Separately, Japan’s NRA has publicly made some severe comments after finding a number of inadequacies in early applications to restart plants submitted by a number of owner-operators. According to the NRA, further requests for information and clarification will be necessary—driving the potential restart dates for even the earliest expected plant restart (Sendai) beyond the high demand period of the summer heat. Sendai is still expected to be the first to restart, though—perhaps as soon as the autumn months.
At the tip of Aomori Prefecture lies the site of what is now the only nuclear power plant actively under construction in Japan—the Ohma Nuclear Plant, owned by Electric Power Development Company, Ltd., commonly known as “J-Power.”
That’s right—this is the only nuclear plant in Japan actively under construction. After the earthquake and tsunami in 2011, all nuclear plant construction was effectively halted in Japan. Of the three that were under construction, two were deferred indefinitely; of the 12 announced or proposed, all were deferred indefinitely or cancelled.
The plant near Ohma—an Hitachi advanced boiling water reactor—has been “on the drawing boards” for many years and was several times deferred. First planned in the early 1980s (the site survey was accomplished in 1983), the plant’s site preparation didn’t begin until 2008, with actual plant construction beginning in 2010, but suspended from the time of the 2011 quake until October 2012 when it was resumed. As might have been expected, anti-nuclear opponents have taken the Fukui court finding as a precedent and have now acted to block completion of the Ohma nuclear plant as well. It appears an extended court battle may now be in the offing.
This portends a “nuclear chasm,” similar to what we now face in the United States. The cessation of new nuclear plant orders in the U.S. in 1978, coupled with a flood of nuclear plant cancellations that followed, means there will come a time when nuclear plants in the United States are shutting down and decommissioning—even including life extensions—faster than new nuclear plants come on-line. The nuclear industry has long known this would occur; but it is being accelerated in some quarters by economic conditions (e.g., Kewaunee) or unanticipated material conditions (e.g., Crystal River, San Onofre-2 and -3.)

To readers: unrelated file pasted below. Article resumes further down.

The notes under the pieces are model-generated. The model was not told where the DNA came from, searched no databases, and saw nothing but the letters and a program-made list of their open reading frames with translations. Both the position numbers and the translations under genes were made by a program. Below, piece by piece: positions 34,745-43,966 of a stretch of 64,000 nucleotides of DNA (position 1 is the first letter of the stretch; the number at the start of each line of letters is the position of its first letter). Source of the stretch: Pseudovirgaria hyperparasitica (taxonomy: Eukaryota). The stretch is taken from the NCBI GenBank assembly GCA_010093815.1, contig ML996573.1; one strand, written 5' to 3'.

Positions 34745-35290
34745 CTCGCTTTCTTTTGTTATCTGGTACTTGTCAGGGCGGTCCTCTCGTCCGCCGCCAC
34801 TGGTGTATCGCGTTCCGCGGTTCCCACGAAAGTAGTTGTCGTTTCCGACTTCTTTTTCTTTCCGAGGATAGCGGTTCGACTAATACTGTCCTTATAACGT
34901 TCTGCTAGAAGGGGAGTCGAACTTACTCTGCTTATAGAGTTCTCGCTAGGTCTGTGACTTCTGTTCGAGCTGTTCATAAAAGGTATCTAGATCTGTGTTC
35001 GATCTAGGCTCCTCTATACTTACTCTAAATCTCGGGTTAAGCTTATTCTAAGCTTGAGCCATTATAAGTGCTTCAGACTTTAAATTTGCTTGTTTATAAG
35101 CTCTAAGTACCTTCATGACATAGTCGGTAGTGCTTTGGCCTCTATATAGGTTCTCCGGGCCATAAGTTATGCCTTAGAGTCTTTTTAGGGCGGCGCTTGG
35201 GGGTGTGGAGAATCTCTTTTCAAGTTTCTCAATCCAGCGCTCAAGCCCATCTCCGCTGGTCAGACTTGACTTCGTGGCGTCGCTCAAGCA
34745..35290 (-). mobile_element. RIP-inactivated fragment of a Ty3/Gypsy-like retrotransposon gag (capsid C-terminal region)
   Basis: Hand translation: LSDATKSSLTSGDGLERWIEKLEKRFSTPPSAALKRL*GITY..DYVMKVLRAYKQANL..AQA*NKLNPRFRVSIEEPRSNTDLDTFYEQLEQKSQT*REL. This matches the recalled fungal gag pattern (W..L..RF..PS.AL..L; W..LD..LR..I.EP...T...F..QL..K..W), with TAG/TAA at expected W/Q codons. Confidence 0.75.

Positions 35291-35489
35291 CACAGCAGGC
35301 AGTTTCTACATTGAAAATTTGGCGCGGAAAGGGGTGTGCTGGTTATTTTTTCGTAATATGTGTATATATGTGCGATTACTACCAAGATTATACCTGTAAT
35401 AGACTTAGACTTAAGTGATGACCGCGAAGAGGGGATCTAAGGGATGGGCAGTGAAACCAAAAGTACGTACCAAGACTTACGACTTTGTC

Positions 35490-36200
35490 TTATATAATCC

The result in the case of Japan will be that there too will come a time when, assuming that many plants restart, there will be no new plants in the wings to take the place of the older plants when they shut down. The present social environment in Japan now approaches the atmosphere in the United States during the 1970s and ’80s, with continuous anti-nuclear “environmentalist” opposition that can kill a nuclear energy project. This does not bode well for a nation that imports more than two-thirds of its energy needs; it requires a careful and sober analysis of the nation’s energy needs—and the place that nuclear power plays in those needs—now before the chasm cannot be escaped. Japan, unlike the United States, cannot fall back on indigenous coal or gas—it has neither.
The actions of the Japanese utilities lately have done little to steer away from the road to the chasm; harsh words from the NRA about inadequacies in the initial round of restart applications bears witness to this. Public trust is key, and if it is perceived that utilities wish to simply “slide by and play along” until they get their nuclear plants back—they won’t get them back.
Time will tell what plays out for Japan’s nuclear energy enterprise, but at the moment a great deal of work needs to be done to swing the course away from an abyss.
Will Davis is the Communications Director for the N/S Savannah Association, Inc. where he also serves as historian and as a member of the board of directors. Davis has recently been engaged by the Global America Business Institute as a consultant. He is also a consultant to, and writer for, the American Nuclear Society; an active ANS member, he is serving on the ANS Communications Committee 2013–2016. In addition, he is a contributing author for Fuel Cycle Week, and writes his own popular blog Atomic Power Review. Davis is a former US Navy reactor operator, qualified on S8G and S5W plants.